Geneva, 30 June 2022 – The deaths of at least 23 sub-Saharan migrants while dozens were injured in Melilla on June 24 constitute an unprecedented tragedy, the members of the Migration and Torture in Africa Working Group, established at the initiative of the World Organisation Against Torture (OMCT), said today. This situation requires in-depth investigations, in particular on the excessive use of force against migrants and the immediate adoption of corrective measures involving civil society organisations and family members of the survivors.
On June 24, 2022, around 2,000 sub-Saharan migrants in transit through Morocco tried to enter Spain by climbing the huge fence at the "Barrio Chino" border post on the Melilla peninsula. They were confronted by Moroccan security forces who deployed a major anti-intrusion operation and used anti-riot equipment to repel them.
"We are in direct contact with many survivors who have told us about the seriousness and extent of the violence," a platform of associations of sub-Saharan migrants living in Morocco told the OMCT. “Unfortunately, this violence is not isolated and is in no way the work of traffickers or mafias. Many migrants try every day to reach Europe in search of a dignified life, but the repression has rarely been so violent. The Moroccan authorities prevent us from documenting these events and everyone is afraid to talk. The toll has increased over the last days and could reach around 50 dead and several hundred injured. If an in-depth investigation is not carried out, this tragedy will very quickly be forgotten, especially since some victims were buried without the knowledge of their families and the diplomatic missions of their country of origin”.
Crushed against the fence by Moroccan security forces
The testimonies of survivors, as well as amateur videos verified by the OMCT’s partner human rights associations in Morocco and Spain, show dozens of migrants lying on the ground undergoing acts of violence and other forms of inhuman and degrading treatment perpetrated by Moroccan security forces. According to local organisations, this tragedy is the culmination of a situation that has prevailed for several weeks through campaigns of arrests, camp searches and forced displacement targeting migrants in the Moroccan coastal city of Nador and its region.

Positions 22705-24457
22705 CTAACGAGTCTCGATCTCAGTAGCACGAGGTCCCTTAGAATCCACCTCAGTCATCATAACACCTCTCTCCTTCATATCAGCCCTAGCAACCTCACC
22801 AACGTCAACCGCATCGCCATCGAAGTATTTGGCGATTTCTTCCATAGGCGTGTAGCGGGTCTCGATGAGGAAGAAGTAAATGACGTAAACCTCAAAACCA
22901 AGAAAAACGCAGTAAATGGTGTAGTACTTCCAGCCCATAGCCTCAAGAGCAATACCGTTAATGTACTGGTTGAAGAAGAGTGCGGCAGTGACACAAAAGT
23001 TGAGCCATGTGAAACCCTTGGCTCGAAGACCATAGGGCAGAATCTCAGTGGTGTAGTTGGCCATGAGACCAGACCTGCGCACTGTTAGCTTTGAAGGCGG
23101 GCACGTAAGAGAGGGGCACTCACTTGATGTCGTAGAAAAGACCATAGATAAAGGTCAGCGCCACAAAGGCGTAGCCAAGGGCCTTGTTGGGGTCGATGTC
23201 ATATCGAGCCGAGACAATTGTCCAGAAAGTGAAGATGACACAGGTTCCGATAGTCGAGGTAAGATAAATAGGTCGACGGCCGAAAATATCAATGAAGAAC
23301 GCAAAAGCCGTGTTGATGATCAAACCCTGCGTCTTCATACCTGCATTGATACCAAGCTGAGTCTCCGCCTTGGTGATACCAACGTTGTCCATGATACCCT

While several migrants died or were injured in the stampede that followed the fence climbing, others succumbed to their injuries after being punched, pinned and crushed against the fence by Moroccan security forces. Dozens of deaths could therefore be the result of acts of torture, cruel, inhuman and degrading treatment and extrajudicial executions by the police. The police have allegedly used various methods of repression, including caning and “kettling”, known to provoke stampedes and violence, and left the victims without assistance for hours.
Many injured were admitted to hospitals in the Moroccan cities of Nador and Berkane. The Moroccan authorities prevent them from receiving visits from relatives or members of migrant organisations. Several associations and witnesses from Nador told us that the authorities, after having dismantled the migrant camps, also prohibited them from providing any humanitarian aid. This constitutes a violation of the right to defend human rights, as detailed by the OMCT in its November 2021 report Europe: Open Season on Solidarity.